Good morning Grace. Lauren, thanks for reading. It seems like every time I preach lately, the scripture reader gets to work overtime.
Pastor Dave and the VanAcker clan are on vacation for the next two weeks, but we are continuing our way through Genesis. Starting in Chapter 12, the focus of the Genesis has shifted to one particular family, which at this point isn’t even family yet. But God has chosen Abram to become the father of God’s people and makes Abram promises. Now we come to chapter 14 and on the surface it sounds kind of out of place from what we’ve seen so far. In previous chapters God is speaking or at least a visible character. He doesn’t speak or act explicitly in this chapter. That gives the chapter, especially the first 16 verses a very earthly feel to it. What I mean is that it sounds like a story you might find in a book outside the Bible. It’s just the natural way things happen. Have you ever felt that way about your life? It’s a series of small, insignificant, natural events that add up. You did the next thing because it made sense, but there wasn’t any real deep meaning to it. We don’t see God show up in visions, he doesn’t speak audibly to us or lead us by a pillar of fire. We just get up, make breakfast because that makes sense, take care of the most pressing things for that day. But one thing this passage will show us is that God is at work even if we don’t always get to see how.
A few warring clans fight, Abram is brought into the fight and despite long odds, he defeats 4 ferocious kings. But then the last seven verses present us with an interesting and glorious glimpse into heaven. It’s like the curtain gets pulled back on these “normal” events and we get more understanding. It’s a glimpse of things that are happening all the time, but here we have the privilege of understanding exactly what is happening.
After Abram and Lot separate and dwell in different parts of the land, we get to this story of two groups of warring kings. It almost sounds like a footnote in the Bible until Lot gets pulled into the action and is taken captive. This sets Abram and his small forces to action to rescue Lot. But how do we make sense of it all? Is it just luck, shrewd battle strategy or is something else going on in this passage? The key, as we’ve seen before with Abram, is in his ability to trust the King of King’s promises and receive blessing despite the circumstances around him. We’ll also see this mystery man named Melchizedek and his role related to Abram and blessing.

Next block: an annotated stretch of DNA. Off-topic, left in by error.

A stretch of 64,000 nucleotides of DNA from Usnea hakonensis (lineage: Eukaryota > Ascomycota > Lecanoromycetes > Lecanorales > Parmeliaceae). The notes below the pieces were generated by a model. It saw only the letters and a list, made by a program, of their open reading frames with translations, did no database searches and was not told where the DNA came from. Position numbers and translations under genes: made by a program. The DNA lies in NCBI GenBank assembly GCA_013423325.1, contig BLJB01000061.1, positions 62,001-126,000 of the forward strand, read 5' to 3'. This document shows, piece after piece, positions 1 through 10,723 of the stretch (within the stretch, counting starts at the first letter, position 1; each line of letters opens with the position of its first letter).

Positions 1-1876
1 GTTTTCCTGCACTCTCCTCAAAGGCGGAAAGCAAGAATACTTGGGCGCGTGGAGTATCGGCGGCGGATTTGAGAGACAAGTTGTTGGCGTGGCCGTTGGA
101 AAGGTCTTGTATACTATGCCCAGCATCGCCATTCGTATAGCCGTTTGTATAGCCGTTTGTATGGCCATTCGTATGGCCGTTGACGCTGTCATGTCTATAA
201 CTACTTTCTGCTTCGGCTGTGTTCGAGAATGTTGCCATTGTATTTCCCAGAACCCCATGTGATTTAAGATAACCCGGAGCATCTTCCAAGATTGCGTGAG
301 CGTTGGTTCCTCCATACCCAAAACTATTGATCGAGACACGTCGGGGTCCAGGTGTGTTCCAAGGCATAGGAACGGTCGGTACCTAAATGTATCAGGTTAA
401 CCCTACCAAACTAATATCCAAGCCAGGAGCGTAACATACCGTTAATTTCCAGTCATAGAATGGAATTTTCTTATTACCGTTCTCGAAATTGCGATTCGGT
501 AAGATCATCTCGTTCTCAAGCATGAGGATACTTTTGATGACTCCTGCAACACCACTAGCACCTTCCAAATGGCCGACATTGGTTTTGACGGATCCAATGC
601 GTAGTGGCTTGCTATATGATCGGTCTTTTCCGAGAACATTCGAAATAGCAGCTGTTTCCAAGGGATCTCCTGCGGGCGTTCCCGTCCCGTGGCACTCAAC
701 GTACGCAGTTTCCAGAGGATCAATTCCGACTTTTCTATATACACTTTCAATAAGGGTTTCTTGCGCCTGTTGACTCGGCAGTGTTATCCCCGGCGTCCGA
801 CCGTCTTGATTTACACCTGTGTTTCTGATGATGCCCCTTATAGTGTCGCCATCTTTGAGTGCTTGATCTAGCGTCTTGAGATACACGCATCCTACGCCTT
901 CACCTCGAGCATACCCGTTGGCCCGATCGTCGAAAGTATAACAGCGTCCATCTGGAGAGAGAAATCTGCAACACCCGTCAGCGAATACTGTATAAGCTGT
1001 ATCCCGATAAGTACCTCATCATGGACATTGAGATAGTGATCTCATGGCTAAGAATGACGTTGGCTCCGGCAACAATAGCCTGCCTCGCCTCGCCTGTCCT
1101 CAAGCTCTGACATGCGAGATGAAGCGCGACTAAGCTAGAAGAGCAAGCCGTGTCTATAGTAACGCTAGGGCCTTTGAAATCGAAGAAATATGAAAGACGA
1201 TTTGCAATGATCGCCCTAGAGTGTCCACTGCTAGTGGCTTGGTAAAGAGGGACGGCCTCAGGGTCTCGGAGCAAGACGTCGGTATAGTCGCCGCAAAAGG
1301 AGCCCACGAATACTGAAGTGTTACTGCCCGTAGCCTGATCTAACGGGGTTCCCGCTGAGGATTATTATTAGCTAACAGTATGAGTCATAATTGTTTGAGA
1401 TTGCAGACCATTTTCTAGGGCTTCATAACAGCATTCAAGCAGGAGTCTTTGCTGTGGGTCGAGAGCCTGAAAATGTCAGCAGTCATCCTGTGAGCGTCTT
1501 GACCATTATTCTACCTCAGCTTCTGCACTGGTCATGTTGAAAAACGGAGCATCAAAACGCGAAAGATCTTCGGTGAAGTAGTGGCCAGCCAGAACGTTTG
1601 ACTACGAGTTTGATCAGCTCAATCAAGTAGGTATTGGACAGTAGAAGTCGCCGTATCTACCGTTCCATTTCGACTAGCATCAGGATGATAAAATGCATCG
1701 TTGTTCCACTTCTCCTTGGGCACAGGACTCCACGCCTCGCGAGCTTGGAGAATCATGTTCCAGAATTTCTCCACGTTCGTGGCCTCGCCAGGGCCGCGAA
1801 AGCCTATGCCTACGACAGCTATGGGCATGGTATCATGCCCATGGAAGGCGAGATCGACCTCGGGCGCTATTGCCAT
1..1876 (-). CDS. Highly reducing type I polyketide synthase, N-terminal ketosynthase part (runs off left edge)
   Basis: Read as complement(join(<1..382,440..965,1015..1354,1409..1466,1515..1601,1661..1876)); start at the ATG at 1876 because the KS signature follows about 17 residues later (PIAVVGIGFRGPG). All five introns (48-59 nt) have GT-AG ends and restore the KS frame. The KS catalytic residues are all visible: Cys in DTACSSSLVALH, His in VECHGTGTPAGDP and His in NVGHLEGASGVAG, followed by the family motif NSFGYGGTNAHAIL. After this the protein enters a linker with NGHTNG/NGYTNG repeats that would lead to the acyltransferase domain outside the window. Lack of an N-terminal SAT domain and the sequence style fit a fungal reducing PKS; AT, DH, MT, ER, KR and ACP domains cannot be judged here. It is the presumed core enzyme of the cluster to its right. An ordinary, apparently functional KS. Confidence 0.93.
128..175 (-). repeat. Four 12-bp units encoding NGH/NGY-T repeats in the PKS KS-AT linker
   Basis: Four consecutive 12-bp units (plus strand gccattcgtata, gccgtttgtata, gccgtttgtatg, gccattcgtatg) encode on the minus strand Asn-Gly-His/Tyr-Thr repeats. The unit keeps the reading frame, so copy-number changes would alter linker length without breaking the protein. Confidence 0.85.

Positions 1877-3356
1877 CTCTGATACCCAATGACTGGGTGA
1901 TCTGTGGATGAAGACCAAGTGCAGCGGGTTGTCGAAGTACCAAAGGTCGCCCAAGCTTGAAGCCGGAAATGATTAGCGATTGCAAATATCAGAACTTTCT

Pray that we would understand this text, feel the weight of it, see the glory of Christ, and how it all relates to us today.
Father God, we love you, but only because you loved us first. We would have no way of even knowing you as God if you didn’t reveal yourself to us. Thank you for your Word and what is revealed in it. Help us to see it as spiritual food to sustain us at all times. Thank you for a congregation that values your Word and wants to know it well.
Thank you for our building, thank you for sound equipment, internet and all of the moving pieces that we count upon daily and weekly for worship. Thank you for the people who tirelessly help behind the scenes. We are dependent on you for all things, including the logistics of our worship service.
Father, I pray for Pastor Dave and his family. Give them rest this week. May they delight in your creation, one another and have joy in your salvation. May you strengthen them to return to ministry with even greater desire and joy.
Lord, I also thank you for our older saints. Please comfort them and remind them of your presence. We miss them, please strengthen their faith, keep them healthy and may we find ways to love them well during this season.
God, we also pray for wisdom in how to move forward with ministries and gatherings. Grant us unity in our body. Grant us charity in our opinions, convictions and consciences.
Finally, I ask that your Spirit would help us understand this passage. There is so much that is unfamiliar to us, but also a lot of glorious truths about Christ. Please show us Christ. Remind us of your character and your promises. Remind us of your power and complete control of this world. And help us to receive grace. Amen.